08 July 2018

What we can count

Before Recessional.jpg

On Friday, I stepped on the scale, after my first week of eating more whole foods and another failed attempt at implementing a ‘plant-based’ diet. This is what you say when you don’t want to use the world vegan, with its potentially negative valence for people who inexplicably take pride in eating meat. The failure had been marginal, a bit of cake (butter and milk) and then some butter with my toast at the Plough, though I had asked them specifically not to bring it and was upset that I had been forced into the ethical conundrum of throwing away versus consuming the butter. I ate it, of course, and hated myself and the world for making it so easy. Still, I had done well, I hadn’t eaten too much, the app said, and had eaten cleanly. The app had even praised me and promised a small loss of weight over the next five weeks. But inexplicably, after I stripped down and prepared myself to see a slightly smaller number than last week, my weight was up, a full kilogram and a half, which made no sense. Why, I wanted to ask. Explain this to me. 

Yoko and I married twelve years ago, today. We married when I was just barely twenty four and when I was confident in a way that you are when you marry someone whose language you barely speak and whom you have dated for less than a year. I knew and didn’t let myself doubt it, the commitment of a believer or soldier. Within a year, that confidence had melted away, but that wedding day was glorious and perfect, my family from the States nervously happy, and my future unfurling like a flag in the July sun. The day before, I had smoked cigars with my new brother-in-law on the beach and he had said to me, whatever happens, remember that you have family. It didn’t make sense at the time.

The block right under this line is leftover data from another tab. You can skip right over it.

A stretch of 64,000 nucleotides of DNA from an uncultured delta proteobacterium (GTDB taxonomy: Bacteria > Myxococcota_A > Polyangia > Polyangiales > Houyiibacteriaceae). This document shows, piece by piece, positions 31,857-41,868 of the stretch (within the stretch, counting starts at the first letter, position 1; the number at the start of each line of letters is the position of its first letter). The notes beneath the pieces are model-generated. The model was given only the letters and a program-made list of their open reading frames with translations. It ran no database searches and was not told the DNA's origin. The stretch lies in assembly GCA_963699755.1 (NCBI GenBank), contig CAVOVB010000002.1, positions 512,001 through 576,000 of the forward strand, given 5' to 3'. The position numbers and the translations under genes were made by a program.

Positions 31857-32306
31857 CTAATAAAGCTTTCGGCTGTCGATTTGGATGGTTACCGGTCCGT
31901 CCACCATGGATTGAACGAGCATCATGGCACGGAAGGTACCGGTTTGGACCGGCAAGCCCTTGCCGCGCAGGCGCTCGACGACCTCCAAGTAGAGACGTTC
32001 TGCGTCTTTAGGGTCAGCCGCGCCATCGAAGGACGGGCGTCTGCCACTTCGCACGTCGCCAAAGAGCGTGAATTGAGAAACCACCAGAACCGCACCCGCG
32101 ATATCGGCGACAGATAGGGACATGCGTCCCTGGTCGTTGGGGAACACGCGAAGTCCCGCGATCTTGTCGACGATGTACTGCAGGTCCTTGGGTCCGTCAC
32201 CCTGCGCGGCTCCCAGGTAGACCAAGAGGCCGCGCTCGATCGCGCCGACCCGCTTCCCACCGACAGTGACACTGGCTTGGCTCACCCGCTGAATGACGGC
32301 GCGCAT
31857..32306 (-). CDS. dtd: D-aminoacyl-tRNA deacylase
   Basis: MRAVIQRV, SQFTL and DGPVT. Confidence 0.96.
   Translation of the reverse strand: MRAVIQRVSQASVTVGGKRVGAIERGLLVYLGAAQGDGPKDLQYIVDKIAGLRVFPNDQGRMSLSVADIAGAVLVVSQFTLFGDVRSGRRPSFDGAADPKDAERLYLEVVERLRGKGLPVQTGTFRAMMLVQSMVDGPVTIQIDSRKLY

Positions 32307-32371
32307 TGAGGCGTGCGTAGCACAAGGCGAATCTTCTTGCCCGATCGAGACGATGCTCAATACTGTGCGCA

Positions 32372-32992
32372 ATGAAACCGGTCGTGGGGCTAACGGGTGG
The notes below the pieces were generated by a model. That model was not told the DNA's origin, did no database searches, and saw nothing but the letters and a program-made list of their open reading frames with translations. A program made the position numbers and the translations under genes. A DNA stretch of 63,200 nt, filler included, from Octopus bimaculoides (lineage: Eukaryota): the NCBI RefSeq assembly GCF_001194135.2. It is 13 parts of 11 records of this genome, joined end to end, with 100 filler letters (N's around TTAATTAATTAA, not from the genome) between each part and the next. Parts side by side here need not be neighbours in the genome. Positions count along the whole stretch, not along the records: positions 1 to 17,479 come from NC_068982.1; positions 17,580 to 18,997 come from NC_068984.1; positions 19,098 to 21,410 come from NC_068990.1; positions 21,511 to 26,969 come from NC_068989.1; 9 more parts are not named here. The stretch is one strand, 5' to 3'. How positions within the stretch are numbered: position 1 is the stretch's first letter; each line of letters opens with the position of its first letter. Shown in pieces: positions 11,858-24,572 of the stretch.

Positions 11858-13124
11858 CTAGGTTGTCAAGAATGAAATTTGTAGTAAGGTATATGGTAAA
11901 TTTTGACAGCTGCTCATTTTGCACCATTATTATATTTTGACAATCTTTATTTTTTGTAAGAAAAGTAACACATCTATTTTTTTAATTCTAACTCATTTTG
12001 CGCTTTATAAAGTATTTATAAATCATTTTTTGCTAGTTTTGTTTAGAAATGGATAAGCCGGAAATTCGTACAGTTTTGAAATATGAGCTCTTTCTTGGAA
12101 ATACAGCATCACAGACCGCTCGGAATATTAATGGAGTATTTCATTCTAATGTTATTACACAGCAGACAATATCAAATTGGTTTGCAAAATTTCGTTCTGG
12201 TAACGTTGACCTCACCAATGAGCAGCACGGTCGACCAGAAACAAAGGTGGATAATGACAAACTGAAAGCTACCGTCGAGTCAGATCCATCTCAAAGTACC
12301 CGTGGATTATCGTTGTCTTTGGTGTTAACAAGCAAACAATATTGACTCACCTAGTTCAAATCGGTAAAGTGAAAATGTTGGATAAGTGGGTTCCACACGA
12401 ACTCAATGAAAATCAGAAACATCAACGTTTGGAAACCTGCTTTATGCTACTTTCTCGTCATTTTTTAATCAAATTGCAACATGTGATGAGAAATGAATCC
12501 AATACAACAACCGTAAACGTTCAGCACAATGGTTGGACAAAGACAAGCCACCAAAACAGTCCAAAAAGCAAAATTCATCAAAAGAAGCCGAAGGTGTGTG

What can’t you quantify. My Fitness Pal, my smartphone app, helps you log the food that you have eaten in a day. The calorie, or the kilocalorie, is just a measure of how much energy it takes to consume something. How much you have to burn it, physically burn it with fire, in a lab before it disappears. They say — the Internet, the experts on it — one kilogram of fat is burned with seven thousand kilocalories. This science is applied as a pragmatic truth: if you want to lose a pound, make a thirty five hundred calorie deficit. It’s only right as a guiding principle based on an abstraction about fat in a vile in a lab. But it’s like saying most successful couples aren’t afraid to fight: try to apply it and you only get so far.